Bangladesh opposition calls for strike

Saturday, November 27, 2010

DHAKA - Ignoring pleas from the business community which said political agitations have an impairing effect on the country’s economy, Bangladesh’s main opposition is preparing for a strike Nov 30.

While opposition leader Khaleda Zia of the Bangladesh Nationalist Party (BNP) began conferring with her colleagues to ensure success of the dawn-to-dusk hartal (strike) she has called, the ruling Awami League also began consolidating its 14-party alliance to counter it, media reports said Saturday.

On Wednesday, president of the Federation of Bangladesh Chambers of Commerce and Industry (FBCCI), A.K. Azad proposed that parliament pass a law banning strikes.

He was strongly supported by heads of other banking, trade and industry bodies.

As political forces wait for a confrontation Tuesday, they unitedly ridiculed the proposal for a ban on political agitations coming from the business chambers.

While the opposition pooh-poohed the proposal made earlier this week, two influential ministers of Prime Minister Sheikh Hasina’s government criticised the business leaders for making such a demand.

“Why are you giving such provocative statements,” Abdul Latif Siddiqui, minister for textiles and jute, asked of leaders of the FBCCI, the country’s apex business body.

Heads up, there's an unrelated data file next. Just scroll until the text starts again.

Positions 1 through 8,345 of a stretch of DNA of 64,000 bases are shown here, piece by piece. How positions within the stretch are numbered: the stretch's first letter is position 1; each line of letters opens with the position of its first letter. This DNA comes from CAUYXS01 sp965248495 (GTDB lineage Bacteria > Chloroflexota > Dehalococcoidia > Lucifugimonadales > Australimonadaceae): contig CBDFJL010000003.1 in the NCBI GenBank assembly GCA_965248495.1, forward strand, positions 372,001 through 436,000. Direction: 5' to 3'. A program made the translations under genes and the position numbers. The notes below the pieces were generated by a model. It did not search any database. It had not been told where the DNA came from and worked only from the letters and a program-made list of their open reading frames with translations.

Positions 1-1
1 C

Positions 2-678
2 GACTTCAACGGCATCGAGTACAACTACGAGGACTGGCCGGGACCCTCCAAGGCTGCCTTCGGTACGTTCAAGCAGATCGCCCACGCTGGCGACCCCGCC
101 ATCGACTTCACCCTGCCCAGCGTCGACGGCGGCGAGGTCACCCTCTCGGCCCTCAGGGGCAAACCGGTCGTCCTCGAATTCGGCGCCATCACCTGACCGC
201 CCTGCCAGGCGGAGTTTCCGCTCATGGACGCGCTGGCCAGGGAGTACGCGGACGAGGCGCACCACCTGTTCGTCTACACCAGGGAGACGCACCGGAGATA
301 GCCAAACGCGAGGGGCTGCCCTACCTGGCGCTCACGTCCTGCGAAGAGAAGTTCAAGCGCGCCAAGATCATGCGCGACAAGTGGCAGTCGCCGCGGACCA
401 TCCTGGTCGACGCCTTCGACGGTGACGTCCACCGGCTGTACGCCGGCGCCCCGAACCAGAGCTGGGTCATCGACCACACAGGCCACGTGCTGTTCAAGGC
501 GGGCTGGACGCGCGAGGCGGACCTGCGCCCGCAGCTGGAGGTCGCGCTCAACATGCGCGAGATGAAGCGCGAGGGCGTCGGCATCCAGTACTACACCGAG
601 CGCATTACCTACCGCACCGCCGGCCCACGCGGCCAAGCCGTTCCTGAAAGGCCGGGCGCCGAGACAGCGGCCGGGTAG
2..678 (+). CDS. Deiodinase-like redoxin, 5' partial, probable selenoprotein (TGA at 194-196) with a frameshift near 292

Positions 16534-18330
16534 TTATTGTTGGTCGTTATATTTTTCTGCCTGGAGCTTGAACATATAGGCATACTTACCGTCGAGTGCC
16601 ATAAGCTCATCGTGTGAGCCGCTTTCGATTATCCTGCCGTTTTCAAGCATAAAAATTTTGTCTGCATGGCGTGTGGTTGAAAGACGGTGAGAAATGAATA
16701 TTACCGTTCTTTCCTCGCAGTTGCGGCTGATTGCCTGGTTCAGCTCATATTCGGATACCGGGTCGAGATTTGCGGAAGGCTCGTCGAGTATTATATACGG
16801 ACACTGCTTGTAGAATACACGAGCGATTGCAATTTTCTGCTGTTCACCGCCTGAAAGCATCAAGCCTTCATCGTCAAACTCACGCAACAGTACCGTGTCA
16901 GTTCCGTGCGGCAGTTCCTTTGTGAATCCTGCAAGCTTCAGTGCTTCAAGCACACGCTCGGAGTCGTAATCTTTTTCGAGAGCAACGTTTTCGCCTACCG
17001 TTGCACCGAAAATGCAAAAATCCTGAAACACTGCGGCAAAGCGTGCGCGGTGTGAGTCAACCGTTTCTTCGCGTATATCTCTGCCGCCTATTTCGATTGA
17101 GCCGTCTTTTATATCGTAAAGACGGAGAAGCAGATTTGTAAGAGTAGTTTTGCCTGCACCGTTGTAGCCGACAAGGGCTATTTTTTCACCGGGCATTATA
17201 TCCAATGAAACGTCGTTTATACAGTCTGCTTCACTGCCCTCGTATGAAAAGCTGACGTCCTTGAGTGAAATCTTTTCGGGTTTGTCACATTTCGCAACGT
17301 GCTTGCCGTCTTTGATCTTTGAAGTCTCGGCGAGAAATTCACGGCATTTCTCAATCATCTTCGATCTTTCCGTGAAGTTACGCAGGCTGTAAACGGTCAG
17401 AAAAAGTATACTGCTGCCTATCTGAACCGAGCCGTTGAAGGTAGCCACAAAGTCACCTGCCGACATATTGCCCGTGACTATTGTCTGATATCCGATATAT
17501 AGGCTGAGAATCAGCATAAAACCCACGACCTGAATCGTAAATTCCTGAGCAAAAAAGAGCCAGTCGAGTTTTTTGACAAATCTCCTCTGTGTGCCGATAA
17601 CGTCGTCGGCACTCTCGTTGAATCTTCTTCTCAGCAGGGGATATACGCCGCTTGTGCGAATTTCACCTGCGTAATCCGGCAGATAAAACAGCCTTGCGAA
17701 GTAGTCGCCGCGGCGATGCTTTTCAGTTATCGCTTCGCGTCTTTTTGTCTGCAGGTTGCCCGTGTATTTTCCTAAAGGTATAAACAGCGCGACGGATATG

“You FBCCI members have not come from the sky… you can show non-cooperation to hartal,” Siddiqui was quoted as saying by the United News of Bangladesh (UNB).

Shahjahan Khan, minister of shipping, said a ban on strikes through law “would be a move designed to snatch the fundamental rights of people”.

Khaleda Zia, evicted from her house Nov 13, has given the strike call against the government led by her main political rival, saying that there is no law and order and that the government is “working for foreign interests”.

A series of street agitations have ensued since her eviction.

The government says Zia is spreading anarchy.

Siddiqui said that if at all there should be a law, it should be against “anarchy or troublemakers during hartal”.

“Action should be taken in line with the law, that’s all,” New Age newspaper quoted him as saying.

He said generally a hartal is called “to protect the interests of the people”. “But the BNP-sponsored hartal is just for protecting one person’s interest.”

These arguments did not impress the business community, which said the economy has had a good run in the last nearly two years and should not suffer a setback.

Exports have gone up and economic indicators have shown a 37 percent jump in the last four months. Strikes would push the economy back, they said.

According to media reports, the business community apprehends a repeat of the political impasse that led to the cancellation of parliamentary polls in 2007.

A caretaker government that ruled without popular mandate held back key economic decisions and jailed thousands of politicians and businessmen in the name of fighting corruption.

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